21 days : 11 mm 56 days : 40 mm 35 days : 17 mm 100 days: 220 mm 49 days : 28 mm 115 days: 300 mm

    Generally speaking, mammals are recognized and classified by their external appearance. The external features which separate mammals into orders include: the number of digits (toes or fingers) on the feet, method of walking or other locomotion, and characteristics of the teeth. Mammals have two unique, external characteristics which distinguish them from all other vertebrates:

    (1) all mammals have hair at some time during their development (2) all female mammals possess mammary glands with external openings for nourishing offspring with milk.

    Your fetal pig probably does not have a lot of hair due to the fact that it is not fully developed yet. However, at maturity most pigs do have hair. The lips around the mouth are well developed and the upper lip has a groove called the philtrum. Humans also have a philtrum. This is the indent underneath your nose and just above your upper lip. The external nares (nostrils) are found on the nose. Examine the ears. They have a flexible outer flap called the pinna. The pinna helps the pig hear by focusing the sound into the middle ear.

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    Many mammals have sensory facial hairs called vibrissae; however, our pigs do not possess these yet. They are evident once a pig reaches maturity. They help organisms feel their way around in the dark. Vibrissae of dogs and cats are commonly called whiskers. 3rd- Examine the eyes. They have an upper and lower lid and a small mass of tissue in the upper corner known as the nictitating membrane. This membrane helps keep the eye clean. Birds can moisten their eyes in flight using this membrane and not blinking; blinking could cause a collision with a branch or tree. 4th- Examine the feet. The pig is called unguligrade because it walks on its hooves. Humans are plantigrade because we walk on the entire soles of the foot. Dogs and cats are digitigrade because they walk on their digits. In pigs, the first digit of both the fore and hind limb is absent and the second and fifth are reduced in size but remain functional. 5th- The pig's trunk is divided into two regions: thorax (chest) and abdomen (stomach). Examine the umbilical cord. Observe that it contains three blood vessels: a large vein (blue) and two smaller arteries (red). Observe the paired row of nipples on the ventral surface of the abdomen in both sexes. The actual number of nipples varies from mammal to mammal. Animals that have litters tend to have more nipples. Pig Gender Determination Information The penis and urethral opening of the male pig are located posterior to the umbilical cord on the pig’s ventral surface. If your pig is young, the scrotal sacs (ventral to the tail and anus) may still be empty, as the testes descend just before birth. If you have a more mature male, the testes will have descended to fill the scrotum. If the pig is female, you will notice a small projection just below her tail. The opening immediately ventral to her tail is the anus; the opening ventral to the anus, associated with the small projection, is the vaginal opening. Most mammals have separate urogenital and anal openings. In female pigs the urinary and genital openings are also separated. The urethral opening is the most ventral with the vaginal orifice just dorsal to the urethral opening. The anus is located at the base of the tail dorsal to the vaginal orifice. Be sure to be able to identify both male and female pigs and their reproductive structures. Locate all three openings (urethral opening, vaginal orifice, and anus) on the female pig. The urethral opening excretes urine and the vaginal orifice is the opening of the birth canal. In males, the urogenital structures consist of the penis (which has an opening just behind the umbilical cord) and two sac-like swellings called the scrotum, containing the testes. The scrotum lies ventral to the anus. The anus of the male is at the base of its tail. Locate these two openings: urogenital opening of the penis and the anus. They are posterior to the umbilical cord. Lab 1: External Anatomy Checklist pinna philtrum vibrissae nares mammary glands nipples trunk thorax abdomen anus umbilical cord tongue w/ taste buds penis scrotum urethral opening vaginal opening age of pig gender of pig posterior anterior ventral dorsal umbilical artery umbilical vein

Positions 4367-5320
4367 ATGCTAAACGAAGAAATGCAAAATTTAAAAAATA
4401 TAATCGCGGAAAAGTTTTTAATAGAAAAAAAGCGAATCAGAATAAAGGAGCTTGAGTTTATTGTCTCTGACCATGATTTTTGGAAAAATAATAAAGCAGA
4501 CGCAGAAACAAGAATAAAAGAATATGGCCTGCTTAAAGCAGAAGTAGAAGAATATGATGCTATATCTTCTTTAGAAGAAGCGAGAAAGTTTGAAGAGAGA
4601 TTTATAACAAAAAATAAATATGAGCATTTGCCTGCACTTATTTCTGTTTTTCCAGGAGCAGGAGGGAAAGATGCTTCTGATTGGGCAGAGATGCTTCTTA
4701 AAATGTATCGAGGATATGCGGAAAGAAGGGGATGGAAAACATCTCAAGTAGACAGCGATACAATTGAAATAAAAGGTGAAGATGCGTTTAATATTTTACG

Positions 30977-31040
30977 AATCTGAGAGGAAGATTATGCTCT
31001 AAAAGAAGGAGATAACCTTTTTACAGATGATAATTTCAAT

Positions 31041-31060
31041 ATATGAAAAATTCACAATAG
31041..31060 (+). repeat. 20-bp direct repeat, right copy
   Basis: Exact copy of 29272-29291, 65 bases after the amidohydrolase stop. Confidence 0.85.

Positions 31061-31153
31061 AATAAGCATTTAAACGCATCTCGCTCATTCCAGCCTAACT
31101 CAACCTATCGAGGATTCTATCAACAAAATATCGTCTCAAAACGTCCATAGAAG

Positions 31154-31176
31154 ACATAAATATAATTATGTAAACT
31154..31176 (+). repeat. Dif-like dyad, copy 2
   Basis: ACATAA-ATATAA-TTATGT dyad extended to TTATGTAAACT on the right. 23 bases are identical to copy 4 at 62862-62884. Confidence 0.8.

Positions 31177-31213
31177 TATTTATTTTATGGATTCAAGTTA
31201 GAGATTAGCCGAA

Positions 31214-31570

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    Pig Lab #2 - Oral Cavity - see figures 2, 3, 4 (pkt p. 12) and pkt p. 15 You will now study the oral cavity (mouth) of the pig. With a pair of scissors cut deeply into both corners of the mouth (see figure 2, pkt p. 7). This may be difficult as you must cut through both tissue and bone. Open the mouth. Be sure to follow the curvature of the throat and do not c